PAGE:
Not so the National Gallery of Canada, Ottawa, which I visited this summer. Here’s what the monumentally tall exterior concrete pillars of its 23-year-old Safdie building now look like:
And here’s a closer view:
This is what the NGC’s facilities manager had to say, through the museum’s spokeperson, about the unsightly staining:
Most of the staining is due to carbonation of the aging concrete and moisture in the surface cracks. There is also some organic staining occurring in some areas. Some corrosion stains are found at times and they have been attributed to iron inclusions in the concrete mix or exposed steel wire ties that corrode….
In 2001, locations showing signs of deterioration were selected for trial repairs and have been monitored since to determine effectiveness of repairs and progression of deterioration. Repairs have consisted of sack-rubbing, mortar patching, replacement of precast elements….
In 2010, a comprehensive review and hammer sounding of all cast in place columns, beams and flat roofs from a telescoping boom revealed minor deterioration. Based on the findings of the 2010 reviews, the exposed concrete columns, beams and roofs are not showing signs of performance or durability issues that would warrant major rehabilitation work in the short term. Minor repairs to specific locations have been recommended in the short term.
But back to the PEM: An article that its director wrote for the current issue of Architecture Boston—The Museum as Medium—suggests what may have led Monroe to Mather (although PEM’s circumstances are not specifically mentioned in the article):
The totality of the [museum] experience includes a host of factors that have, in far too many instances, been ignored or given short shrift by architects and museum staff and trustees. Examples are all too familiar: unwelcoming entrances; awkward placement and design of admission and orientation desks; inadequate signage; poor acoustics; insufficient restroom facilities; lack of comfortable seating; confusing circulation flows; fatiguing and disorienting gallery layouts….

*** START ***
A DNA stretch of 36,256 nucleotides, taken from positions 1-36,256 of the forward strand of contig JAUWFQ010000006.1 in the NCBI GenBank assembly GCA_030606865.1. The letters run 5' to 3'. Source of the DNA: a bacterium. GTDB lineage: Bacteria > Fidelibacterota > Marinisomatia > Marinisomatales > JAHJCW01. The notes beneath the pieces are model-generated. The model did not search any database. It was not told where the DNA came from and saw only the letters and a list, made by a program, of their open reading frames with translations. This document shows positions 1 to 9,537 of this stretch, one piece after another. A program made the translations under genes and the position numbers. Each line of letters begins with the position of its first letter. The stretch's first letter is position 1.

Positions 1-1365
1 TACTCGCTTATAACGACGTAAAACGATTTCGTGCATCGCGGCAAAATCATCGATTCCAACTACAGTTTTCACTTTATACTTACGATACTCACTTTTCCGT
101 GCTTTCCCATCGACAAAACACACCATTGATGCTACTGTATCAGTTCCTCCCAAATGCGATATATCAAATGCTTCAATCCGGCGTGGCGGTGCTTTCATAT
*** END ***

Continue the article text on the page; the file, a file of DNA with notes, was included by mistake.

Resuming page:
Now, at the beginning of the 21st century…, we frequently see ourselves designing buildings that in too many instances are not very removed from their Beaux-Arts predecessors: advancing the monument at the expense of the visitors and their experience of art. The seamless integration of architectural expression, interpretation of art, and the visitor experience should be our goal.
Speaking of which, here’s my WSJ assessment of Mather’s VMFA expansion:
The genius of Mr. Mather’s design is its enhancement of the visitor experience through ease of circulation and navigation, interrupted by ample opportunities to take a break and refresh the eyes in lounges and on an outdoor deck overlooking a reflecting pool….
Once in the galleries, you are impelled onward by sightlines that extend across the breadth of the museum, anchored by “axial objects”–powerful pieces strategically positioned along the linear thoroughfares, beckoning you into the next room. The museum’s “wow” spaces are created not by flashy architecture but by exceptional collections, enticingly installed.